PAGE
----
Lost Spirits thinks the price-to-quality ratio of these products will attract consumers with modest budgets, trumping any skepticism about authenticity. “For Gen Xers and millennials who are willing to spend a certain amount, this process results in a great bottle of whiskey that costs a fraction of a traditionally aged version,” says Todd Martin, founder and managing partner of Spirits Capital Partners, which has invested in Lost Spirits. “Aging is important to lots of people, and it’s not going away. But for others, it’s more about taste or packaging and how much they’re going to pay for it. The value-to-quality ratio is the principal advantage of Lost Spirits’ technology.”

Davis is working on other projects that he hopes will get attention for Lost Spirits. For example, the current reactor model can recreate the age signatures of spirits up to 20 years old. “At 20 years old, almost all the flavor molecules in the alcohol have bound up in very long carbon chains, so they don’t get through the pores of the wood,” Davis explains. “We’ll be able to put the reactor-aged liquid into a vacuum chamber with a membrane that lets the ethanol and water out, but leaves everything else in. It’ll allow us to make a product that’s equivalent to a 40-year-old spirit—or even older.” Another innovation involves the forced evolution of yeast to select for a higher concentration of particular flavor molecules. “You can engineer it specifically for the purpose of building a bigger, denser, richer-flavored spirit,” Davis says.

Lost Spirits hasn’t ruled out the licensing model, but Davis points to the company’s in-house agility as a key factor in creating its own products first. “A start-up is like a speed boat and its larger competitors are like cruise ships—big, but slower moving,” he explains. “They’ll always have more money, more connections and more influence. But the start-up can outmaneuver them by doing things before they can react.” With the launch of its first four products, Lost Spirits is looking forward to figuring out what its next move will be. The technology’s speed is a huge advantage. “If one product becomes more popular than the others, we can just shift the production schedule to meet demand,” Davis notes.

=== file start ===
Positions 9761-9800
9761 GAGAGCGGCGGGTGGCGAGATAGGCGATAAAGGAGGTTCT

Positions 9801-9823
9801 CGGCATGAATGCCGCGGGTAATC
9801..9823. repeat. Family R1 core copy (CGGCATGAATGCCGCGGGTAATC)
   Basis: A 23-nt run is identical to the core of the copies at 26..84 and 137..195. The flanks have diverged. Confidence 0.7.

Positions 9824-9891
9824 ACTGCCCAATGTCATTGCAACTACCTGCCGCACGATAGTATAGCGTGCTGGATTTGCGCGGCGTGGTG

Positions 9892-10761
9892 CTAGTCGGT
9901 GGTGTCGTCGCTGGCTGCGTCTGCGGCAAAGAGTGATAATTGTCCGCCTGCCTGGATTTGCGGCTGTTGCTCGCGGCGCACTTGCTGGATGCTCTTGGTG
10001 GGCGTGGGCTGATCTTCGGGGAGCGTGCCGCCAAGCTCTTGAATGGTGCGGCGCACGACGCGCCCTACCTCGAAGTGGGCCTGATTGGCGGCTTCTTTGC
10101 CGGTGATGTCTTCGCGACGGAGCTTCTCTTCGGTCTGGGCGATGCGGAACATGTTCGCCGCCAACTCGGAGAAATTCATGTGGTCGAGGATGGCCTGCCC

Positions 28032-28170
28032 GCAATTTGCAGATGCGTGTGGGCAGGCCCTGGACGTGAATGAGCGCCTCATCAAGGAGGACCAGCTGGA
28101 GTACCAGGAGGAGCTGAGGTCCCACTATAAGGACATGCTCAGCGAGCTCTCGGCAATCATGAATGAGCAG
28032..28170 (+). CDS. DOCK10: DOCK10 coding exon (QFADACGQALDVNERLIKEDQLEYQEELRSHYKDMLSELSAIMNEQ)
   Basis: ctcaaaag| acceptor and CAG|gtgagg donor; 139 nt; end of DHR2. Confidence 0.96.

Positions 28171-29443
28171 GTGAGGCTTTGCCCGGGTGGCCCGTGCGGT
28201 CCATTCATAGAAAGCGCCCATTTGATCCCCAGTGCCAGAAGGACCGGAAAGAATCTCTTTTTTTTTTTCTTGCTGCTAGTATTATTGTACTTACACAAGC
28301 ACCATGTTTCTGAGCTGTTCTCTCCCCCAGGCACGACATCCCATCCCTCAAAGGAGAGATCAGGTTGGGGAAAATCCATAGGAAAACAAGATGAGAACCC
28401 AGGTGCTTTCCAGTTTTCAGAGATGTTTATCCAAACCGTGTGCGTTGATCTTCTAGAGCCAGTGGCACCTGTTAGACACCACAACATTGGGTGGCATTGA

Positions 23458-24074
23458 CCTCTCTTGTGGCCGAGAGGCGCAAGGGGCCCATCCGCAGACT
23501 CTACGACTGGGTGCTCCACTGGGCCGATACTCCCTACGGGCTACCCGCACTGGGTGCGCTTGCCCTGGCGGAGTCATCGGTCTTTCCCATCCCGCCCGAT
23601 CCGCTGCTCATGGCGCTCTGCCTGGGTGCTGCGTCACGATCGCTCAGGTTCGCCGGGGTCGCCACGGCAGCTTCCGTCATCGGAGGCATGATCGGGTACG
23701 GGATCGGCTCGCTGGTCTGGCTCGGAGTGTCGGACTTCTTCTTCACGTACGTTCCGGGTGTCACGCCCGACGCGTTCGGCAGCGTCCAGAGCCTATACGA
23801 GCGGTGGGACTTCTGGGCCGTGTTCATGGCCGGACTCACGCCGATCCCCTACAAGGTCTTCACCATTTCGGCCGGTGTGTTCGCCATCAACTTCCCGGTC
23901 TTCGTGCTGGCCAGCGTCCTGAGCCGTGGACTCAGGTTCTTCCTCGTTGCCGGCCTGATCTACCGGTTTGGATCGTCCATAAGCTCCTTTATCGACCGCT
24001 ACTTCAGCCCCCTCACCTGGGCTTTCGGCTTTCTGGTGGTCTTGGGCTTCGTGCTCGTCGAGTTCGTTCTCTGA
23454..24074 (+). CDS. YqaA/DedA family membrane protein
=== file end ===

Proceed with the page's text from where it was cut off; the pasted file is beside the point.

He doesn’t expect to shake up the industry overnight. “I usually compare our model to adoption rates of the Coffey still,” Davis explains. “That was a major disruption in the spirits industry. The Coffey still took 70 years to dominate over the pot still. This industry moves slowly. I don’t think the market needs 5 million cases of production in the first year, although we could do it.”

Consumer reaction will have the final say. In 2014, when he was in the process of developing his reactor, Davis sent Colonial American Inspired rum to media and bloggers for review. He didn’t reveal how it was made at first, other than to say he was using a new technology to “cheat time” a bit. “When comparing it to a 33-year-old Demerara rum using forensic chemistry, Colonial had a nearly identical chemical signature,” Davis explains, noting an overwhelmingly positive response from those who sampled it. “We were terrified that the consumers wouldn’t go for it, but it turns out they weren’t as married to tradition as we thought. They just associated tradition with quality. They’ll say they only like traditional products until you show them a nontraditional, but quality, product. There’s a huge segment of consumers that think this technology is really cool.”